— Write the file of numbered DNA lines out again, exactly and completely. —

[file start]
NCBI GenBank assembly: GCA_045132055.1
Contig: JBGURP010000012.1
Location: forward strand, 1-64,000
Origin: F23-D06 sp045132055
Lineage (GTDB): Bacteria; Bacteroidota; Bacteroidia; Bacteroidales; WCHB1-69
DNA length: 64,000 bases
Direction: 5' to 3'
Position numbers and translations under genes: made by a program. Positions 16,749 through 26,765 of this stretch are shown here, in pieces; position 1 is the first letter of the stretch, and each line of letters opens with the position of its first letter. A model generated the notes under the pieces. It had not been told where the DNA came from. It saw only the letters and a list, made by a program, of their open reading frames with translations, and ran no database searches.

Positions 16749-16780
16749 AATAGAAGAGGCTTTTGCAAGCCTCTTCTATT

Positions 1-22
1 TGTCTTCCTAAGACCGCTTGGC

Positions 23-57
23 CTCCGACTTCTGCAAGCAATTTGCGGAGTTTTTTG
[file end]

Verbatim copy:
NCBI GenBank assembly: GCA_045132055.1
Contig: JBGURP010000012.1
Location: forward strand, 1-64,000
Origin: F23-D06 sp045132055
Lineage (GTDB): Bacteria; Bacteroidota; Bacteroidia; Bacteroidales; WCHB1-69
DNA length: 64,000 bases
Direction: 5' to 3'
Position numbers and translations under genes: made by a program. Positions 16,749 through 26,765 of this stretch are shown here, in pieces; position 1 is the first letter of the stretch, and each line of letters opens with the position of its first letter. A model generated the notes under the pieces. It had not been told where the DNA came from. It saw only the letters and a list, made by a program, of their open reading frames with translations, and ran no database searches.

Positions 16749-16780
16749 AATAGAAGAGGCTTTTGCAAGCCTCTTCTATT

Positions 1-22
1 TGTCTTCCTAAGACCGCTTGGC

Positions 23-57
23 CTCCGACTTCTGCAAGCAATTTGCGGAGTTTTTTG